The tribe will receive a $2.2 million direct loan to construct a new fire hall in the community of Ponemah. The new facility will offer state-of-the-art services including a training room, decontamination space, and enough space to house the Department's fleet of trucks under one roof. This new facility will help the community of Ponemah increase response times and better meet the needs of the local residents.

After 46 years, the current fire department in the Village of Red Lake has reached the end of its useful life and is need of many repairs that are no longer economically feasible to maintain. Red Lake Band will receive a $2.8 million direct loan to construct a new facility that will provide the resources necessary to serve the nearly 6,000 residents currently living on the reservation and serve as a back-up for the Ponemah fire department.


Eugene "Bugger" McArthur, Jobs & Community Development Facilitator, for Red Lake Nation acted as emcee and opened the celebration with a short background on the new facilities.

"On behalf of the RL Band of Chippewa Indians and our Tribal Council, it is an honor for me to welcome you all here today," said McArthur. "We are here today, to share with all, the latest collaboration between the Red Lake Nation and U.S. Department of Agriculture, Rural Development. It is with much pride, happiness, and determination that we announce Red Lake Nation has received approval for funding in the amount of almost $13 million to construct the following: Chemical Dependency Treatment Center; a Dialysis Center; and new Community Fire Halls for both Red Lake and Ponemah."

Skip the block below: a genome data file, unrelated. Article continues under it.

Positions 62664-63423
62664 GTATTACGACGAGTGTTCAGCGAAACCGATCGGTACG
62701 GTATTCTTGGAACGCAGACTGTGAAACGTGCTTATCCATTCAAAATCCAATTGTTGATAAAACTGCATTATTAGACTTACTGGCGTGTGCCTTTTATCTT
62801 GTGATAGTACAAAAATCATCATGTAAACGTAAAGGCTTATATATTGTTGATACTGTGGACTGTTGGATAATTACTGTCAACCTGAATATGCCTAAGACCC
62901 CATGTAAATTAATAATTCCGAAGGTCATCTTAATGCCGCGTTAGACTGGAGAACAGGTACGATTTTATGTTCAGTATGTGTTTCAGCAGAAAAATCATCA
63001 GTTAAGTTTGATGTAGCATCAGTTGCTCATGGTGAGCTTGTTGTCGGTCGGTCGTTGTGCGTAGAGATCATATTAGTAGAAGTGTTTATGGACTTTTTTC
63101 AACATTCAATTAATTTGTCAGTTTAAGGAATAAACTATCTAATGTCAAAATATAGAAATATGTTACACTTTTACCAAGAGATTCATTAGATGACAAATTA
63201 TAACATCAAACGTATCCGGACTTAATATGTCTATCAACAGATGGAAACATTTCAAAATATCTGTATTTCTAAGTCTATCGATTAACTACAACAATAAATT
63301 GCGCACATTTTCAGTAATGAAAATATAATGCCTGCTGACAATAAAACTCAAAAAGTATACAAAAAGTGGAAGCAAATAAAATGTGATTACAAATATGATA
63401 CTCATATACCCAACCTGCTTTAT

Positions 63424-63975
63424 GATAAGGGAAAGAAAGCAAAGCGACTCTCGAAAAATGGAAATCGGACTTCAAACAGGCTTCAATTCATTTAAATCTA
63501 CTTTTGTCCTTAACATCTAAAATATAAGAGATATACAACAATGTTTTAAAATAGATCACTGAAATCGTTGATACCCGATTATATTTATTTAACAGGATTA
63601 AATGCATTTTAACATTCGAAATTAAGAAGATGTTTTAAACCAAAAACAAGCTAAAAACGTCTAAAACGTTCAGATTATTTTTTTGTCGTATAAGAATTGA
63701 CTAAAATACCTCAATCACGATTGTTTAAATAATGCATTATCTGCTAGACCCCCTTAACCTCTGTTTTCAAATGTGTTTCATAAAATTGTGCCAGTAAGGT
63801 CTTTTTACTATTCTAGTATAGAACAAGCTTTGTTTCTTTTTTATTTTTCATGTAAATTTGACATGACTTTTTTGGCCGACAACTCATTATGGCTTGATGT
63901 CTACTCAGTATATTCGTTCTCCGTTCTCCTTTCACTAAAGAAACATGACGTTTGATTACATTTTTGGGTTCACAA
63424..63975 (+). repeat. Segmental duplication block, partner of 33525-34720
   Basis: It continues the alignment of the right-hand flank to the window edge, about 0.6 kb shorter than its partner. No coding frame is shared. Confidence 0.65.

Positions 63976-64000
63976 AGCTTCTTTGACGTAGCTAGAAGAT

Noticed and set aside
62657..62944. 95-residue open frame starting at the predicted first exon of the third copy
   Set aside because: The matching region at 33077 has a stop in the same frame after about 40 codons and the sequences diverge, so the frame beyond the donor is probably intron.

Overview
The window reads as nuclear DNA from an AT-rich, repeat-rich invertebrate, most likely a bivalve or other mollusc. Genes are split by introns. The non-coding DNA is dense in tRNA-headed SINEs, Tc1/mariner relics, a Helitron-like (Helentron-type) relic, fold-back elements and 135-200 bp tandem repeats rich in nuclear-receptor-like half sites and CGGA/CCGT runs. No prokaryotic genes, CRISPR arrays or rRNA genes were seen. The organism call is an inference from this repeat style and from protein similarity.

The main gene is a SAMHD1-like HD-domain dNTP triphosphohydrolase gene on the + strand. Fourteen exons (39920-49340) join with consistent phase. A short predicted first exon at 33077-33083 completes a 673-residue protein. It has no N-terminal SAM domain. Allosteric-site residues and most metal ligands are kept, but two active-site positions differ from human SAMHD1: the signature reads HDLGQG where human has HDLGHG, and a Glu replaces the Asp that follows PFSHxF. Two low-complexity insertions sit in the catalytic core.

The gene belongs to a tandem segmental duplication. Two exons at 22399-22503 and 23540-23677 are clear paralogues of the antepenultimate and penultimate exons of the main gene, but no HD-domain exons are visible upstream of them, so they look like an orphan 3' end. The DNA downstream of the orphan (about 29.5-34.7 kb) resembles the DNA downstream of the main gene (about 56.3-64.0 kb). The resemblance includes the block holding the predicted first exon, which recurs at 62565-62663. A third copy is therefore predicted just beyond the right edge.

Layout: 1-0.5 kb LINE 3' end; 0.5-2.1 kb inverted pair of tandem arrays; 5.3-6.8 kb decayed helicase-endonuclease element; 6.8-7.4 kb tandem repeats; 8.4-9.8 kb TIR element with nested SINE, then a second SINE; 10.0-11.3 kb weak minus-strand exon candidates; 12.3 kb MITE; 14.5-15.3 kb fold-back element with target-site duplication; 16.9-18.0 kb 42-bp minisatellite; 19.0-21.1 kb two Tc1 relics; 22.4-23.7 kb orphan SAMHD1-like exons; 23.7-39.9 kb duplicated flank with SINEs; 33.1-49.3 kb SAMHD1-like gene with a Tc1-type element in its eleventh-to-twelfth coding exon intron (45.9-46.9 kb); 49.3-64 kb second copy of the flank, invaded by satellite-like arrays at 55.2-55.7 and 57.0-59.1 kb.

"It is also important to emphasize that most noteworthy in these efforts, is the fact that these expansions and new construction is not at the expense of the Tribe's general fund. Third party billings for services provided in these facilities and BIA lease agreements will subsidize the cost of the projects," said McArthur.

"But, at the end of the day, we must be mindful, that all the effort, the hard work, the dedication, and commitment put forward to bring these projects to fruition is all about the People of the Red Lake Nation, to address their needs, provide a homeland they can be proud of, and, with that, the hope to provide a better tomorrow for all," he said.

Darrell G. Seki, Sr., Chairman of the Red Lake Band

"Our current administration led by the honorable Chairman Seki, has provided great leadership, vision, support, and focus relative to the preparation of our Nation for the 21st century and providing essential community facilities in the areas of healthcare and public safety," noted McArthur introducing Seki.